Federal Reserve Governor Jeremy Stein said liquidity swaps between central banks and new U.S. regulations will curtail the risks from the ways foreign banks finance their operations.
“The Federal Reserve’s temporary dollar liquidity swap lines with the European Central Bank and other central banks are an effective response to stresses in dollar funding markets,” Stein said in the text of a speech today in Frankfurt.
Stein, a former Harvard University professor, drew on academic research he had written with his former Harvard colleagues Victoria Ivashina and David Scharfstein showing that Europe’s debt crisis may be reducing lending by that continent’s banks in the U.S. more than in Europe.
The research supports the Fed’s decision last week to extend its temporary dollar-swap agreements with four major central banks through Feb. 1, 2014. The arrangements include the Bank of Canada, the Bank of England, the European Central Bank and the Swiss National Bank, according to the Fed. The arrangements had been authorized through Feb. 1, 2013.
The Fed first opened swap lines in December 2007 to provide the global financial system with dollar liquidity as the subprime mortgage crisis began to create doubts about the quality of assets on bank balance sheets around the world. The swaps were closed in February 2010 and re-opened in May of that year as a squeeze in dollar funding re-emerged with the European financial crisis.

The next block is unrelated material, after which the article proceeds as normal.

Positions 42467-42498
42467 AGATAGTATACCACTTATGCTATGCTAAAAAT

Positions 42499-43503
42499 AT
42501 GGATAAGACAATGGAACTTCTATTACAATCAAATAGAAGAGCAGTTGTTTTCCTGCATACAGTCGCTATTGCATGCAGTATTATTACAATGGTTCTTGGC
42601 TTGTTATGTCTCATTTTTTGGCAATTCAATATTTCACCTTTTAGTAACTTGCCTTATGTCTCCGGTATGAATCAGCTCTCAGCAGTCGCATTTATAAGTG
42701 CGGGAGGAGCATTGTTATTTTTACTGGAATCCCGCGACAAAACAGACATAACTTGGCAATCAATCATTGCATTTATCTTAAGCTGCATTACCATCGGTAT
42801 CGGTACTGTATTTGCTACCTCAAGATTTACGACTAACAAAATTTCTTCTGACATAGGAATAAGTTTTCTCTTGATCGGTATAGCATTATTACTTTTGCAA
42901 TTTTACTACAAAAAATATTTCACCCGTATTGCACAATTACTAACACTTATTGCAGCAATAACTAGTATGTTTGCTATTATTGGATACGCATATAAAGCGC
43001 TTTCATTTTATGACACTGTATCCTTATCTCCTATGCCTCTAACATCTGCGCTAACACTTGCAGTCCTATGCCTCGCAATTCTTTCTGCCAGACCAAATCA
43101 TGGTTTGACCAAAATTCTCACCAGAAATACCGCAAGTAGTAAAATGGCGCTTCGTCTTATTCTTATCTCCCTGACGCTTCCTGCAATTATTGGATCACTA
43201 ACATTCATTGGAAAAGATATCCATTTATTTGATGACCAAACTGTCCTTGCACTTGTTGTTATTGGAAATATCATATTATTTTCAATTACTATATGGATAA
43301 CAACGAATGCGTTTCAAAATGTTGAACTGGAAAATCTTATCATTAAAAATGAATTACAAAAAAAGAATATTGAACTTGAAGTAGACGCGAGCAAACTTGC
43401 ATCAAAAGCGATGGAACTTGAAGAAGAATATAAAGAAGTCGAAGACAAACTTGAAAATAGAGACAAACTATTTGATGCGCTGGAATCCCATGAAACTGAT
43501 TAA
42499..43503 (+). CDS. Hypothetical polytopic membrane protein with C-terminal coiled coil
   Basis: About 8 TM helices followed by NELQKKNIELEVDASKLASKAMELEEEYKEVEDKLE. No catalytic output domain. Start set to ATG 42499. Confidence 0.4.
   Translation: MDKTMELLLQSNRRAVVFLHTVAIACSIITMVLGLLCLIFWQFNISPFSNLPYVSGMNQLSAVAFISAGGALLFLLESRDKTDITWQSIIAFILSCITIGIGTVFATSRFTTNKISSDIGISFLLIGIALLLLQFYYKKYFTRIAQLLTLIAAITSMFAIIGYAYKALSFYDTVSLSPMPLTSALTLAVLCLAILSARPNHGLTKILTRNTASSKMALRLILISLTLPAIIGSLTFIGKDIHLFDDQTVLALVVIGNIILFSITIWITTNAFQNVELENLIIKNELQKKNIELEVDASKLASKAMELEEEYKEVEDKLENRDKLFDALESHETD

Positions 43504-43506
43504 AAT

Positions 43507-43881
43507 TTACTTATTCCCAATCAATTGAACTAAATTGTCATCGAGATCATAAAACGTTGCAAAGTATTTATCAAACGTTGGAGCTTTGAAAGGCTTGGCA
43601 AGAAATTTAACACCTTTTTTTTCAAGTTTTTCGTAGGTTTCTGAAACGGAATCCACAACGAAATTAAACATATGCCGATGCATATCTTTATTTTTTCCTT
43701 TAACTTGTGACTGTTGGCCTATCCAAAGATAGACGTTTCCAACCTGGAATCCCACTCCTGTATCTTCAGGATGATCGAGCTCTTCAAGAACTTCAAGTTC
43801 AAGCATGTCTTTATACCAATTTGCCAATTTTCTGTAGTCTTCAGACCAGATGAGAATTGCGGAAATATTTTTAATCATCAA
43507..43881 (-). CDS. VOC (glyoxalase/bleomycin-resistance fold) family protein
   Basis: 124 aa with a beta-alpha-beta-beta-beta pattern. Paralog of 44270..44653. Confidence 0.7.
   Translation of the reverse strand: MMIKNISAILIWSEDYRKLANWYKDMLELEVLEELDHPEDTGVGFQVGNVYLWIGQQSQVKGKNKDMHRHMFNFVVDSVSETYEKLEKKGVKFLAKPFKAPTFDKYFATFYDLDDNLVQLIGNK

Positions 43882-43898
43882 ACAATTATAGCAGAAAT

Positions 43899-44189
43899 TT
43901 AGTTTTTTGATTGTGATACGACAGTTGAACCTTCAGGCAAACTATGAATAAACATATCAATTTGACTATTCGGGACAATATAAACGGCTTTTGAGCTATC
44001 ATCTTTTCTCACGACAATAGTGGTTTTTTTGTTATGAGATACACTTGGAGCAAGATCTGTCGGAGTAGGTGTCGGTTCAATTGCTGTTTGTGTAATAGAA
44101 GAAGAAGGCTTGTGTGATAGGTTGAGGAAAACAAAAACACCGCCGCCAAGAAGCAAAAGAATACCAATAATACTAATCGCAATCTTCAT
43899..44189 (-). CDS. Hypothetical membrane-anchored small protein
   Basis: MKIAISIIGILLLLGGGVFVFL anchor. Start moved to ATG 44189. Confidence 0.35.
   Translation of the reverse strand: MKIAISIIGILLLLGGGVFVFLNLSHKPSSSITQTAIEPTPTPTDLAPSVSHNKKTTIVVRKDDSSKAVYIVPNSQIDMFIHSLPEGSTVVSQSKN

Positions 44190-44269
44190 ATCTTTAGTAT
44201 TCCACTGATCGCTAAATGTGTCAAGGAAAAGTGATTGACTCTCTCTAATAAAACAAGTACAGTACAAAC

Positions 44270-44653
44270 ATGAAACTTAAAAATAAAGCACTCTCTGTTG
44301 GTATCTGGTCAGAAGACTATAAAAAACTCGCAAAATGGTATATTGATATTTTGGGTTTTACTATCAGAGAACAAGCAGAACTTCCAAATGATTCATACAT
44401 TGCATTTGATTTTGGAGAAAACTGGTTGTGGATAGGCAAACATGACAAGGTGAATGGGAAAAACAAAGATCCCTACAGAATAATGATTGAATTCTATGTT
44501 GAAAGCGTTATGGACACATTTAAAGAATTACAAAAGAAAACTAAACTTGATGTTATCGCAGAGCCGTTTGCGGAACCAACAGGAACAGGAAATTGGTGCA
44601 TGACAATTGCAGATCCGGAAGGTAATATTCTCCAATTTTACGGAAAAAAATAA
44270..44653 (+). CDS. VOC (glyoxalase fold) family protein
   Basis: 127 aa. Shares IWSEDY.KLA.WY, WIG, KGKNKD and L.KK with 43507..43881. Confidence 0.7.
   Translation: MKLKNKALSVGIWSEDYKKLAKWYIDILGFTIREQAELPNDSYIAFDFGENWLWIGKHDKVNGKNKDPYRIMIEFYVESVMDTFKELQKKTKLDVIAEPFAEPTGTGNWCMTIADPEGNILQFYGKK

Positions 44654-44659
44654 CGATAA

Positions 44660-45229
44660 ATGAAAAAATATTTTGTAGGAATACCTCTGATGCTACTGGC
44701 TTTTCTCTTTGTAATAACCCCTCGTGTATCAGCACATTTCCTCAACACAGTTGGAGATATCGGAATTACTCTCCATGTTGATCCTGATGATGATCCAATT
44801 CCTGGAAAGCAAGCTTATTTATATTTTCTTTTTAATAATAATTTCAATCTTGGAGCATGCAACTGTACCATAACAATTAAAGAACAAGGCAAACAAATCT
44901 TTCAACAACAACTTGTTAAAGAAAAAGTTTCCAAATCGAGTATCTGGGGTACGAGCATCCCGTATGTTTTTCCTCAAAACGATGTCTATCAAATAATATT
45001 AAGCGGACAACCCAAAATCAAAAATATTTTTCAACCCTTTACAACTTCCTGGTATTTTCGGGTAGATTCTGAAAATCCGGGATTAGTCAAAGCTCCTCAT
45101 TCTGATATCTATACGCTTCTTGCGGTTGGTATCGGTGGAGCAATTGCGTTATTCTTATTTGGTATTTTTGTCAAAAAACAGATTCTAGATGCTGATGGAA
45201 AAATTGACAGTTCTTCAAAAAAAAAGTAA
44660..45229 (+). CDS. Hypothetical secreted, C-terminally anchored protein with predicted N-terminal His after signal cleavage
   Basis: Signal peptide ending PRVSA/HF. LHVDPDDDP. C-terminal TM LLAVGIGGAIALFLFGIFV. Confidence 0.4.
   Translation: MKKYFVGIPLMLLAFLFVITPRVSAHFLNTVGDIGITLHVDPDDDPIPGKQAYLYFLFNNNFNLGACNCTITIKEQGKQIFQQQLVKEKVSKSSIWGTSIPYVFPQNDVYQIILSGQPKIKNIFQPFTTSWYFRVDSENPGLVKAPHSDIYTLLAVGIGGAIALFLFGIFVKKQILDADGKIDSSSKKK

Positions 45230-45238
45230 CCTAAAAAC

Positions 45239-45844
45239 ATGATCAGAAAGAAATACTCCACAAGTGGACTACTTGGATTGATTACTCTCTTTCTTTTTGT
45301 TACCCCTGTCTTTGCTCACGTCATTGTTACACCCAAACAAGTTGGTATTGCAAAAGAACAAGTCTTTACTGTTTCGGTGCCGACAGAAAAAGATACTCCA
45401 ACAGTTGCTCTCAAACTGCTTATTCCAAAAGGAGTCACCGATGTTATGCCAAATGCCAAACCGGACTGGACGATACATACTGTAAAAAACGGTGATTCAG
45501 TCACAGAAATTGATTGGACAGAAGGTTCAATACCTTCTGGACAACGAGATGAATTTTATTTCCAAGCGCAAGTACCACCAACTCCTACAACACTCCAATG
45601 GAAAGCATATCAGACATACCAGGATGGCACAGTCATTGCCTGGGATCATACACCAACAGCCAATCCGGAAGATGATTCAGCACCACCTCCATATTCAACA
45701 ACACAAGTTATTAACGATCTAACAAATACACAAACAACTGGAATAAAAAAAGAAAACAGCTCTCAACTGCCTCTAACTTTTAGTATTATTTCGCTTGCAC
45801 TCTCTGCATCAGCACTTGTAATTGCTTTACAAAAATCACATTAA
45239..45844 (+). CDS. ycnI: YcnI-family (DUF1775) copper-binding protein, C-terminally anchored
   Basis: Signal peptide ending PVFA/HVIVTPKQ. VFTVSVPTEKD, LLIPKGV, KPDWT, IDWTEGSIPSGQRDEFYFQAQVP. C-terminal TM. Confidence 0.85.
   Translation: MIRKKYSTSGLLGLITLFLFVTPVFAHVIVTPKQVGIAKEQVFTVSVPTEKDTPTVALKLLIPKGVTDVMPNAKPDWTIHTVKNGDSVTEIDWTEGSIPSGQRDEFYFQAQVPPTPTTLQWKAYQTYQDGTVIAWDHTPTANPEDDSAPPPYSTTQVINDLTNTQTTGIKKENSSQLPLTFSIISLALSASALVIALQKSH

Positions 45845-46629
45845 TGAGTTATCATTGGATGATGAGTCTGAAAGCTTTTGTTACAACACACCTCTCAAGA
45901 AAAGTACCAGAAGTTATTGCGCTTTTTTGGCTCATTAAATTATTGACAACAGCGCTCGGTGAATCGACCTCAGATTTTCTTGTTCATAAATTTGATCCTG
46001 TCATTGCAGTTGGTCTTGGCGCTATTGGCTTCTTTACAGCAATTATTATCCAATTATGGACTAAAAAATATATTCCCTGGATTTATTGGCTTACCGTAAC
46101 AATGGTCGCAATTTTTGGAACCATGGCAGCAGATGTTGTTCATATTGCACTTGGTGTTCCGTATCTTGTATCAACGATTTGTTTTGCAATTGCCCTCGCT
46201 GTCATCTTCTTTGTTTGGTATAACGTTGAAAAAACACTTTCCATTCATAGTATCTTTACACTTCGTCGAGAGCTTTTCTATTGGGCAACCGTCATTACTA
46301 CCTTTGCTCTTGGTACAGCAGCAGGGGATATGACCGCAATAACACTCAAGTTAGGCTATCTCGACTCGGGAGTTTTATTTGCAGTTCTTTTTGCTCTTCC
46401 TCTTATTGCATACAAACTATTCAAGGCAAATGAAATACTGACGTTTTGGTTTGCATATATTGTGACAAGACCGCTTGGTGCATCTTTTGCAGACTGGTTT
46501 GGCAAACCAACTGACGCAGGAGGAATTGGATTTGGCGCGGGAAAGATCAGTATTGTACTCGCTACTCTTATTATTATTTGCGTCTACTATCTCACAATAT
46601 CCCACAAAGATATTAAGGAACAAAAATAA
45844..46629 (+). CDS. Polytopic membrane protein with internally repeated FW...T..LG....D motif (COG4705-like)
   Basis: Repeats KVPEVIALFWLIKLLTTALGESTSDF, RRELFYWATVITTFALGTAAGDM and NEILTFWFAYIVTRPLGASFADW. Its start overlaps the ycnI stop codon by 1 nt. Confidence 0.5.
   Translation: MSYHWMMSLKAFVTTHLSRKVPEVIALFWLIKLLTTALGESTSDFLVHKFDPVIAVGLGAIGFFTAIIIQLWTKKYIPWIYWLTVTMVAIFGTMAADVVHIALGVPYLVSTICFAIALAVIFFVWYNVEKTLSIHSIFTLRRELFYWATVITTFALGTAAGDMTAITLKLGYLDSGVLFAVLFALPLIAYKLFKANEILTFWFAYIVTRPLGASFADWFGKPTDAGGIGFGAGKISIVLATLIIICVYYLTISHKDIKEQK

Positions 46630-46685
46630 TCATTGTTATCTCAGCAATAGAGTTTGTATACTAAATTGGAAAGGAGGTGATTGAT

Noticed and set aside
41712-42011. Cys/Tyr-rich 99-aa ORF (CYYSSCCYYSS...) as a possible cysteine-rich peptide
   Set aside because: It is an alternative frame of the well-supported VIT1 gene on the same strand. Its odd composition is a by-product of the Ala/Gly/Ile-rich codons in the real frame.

Outstanding swaps on the Fed’s balance sheet were at $12.4 billion Dec. 12, down from as high as $109 billion in February. Foreign banks hold billions in dollar assets without the broad deposit-based funding structure of U.S. banks. The Fed swaps provide a backup to market sources of dollar funding.
Stein also said the research supports the need for new Fed rules proposed last week to subject foreign banks with at least $50 billion of global assets to stricter U.S. capital rules.
The Fed proposed that most of the banks also be forced to comply with more-stringent liquidity rules and pass stress tests analyzing how they would fare in a severe economic downturn. The board voted Dec. 14 to seek public comment on the plan, which would take effect in July 2015.
“These rules should reduce the pressure on foreign banks that rely heavily on short-term dollar funding to either sell illiquid dollar assets or cut back on dollar lending in times of financial stress,” Stein said.
Stein, 52, was nominated by President Barack Obama last December to a term at the Fed lasting through January of 2018. Stein and Jerome Powell, an attorney and private equity investor, were confirmed by the U.S. Senate on May 17.
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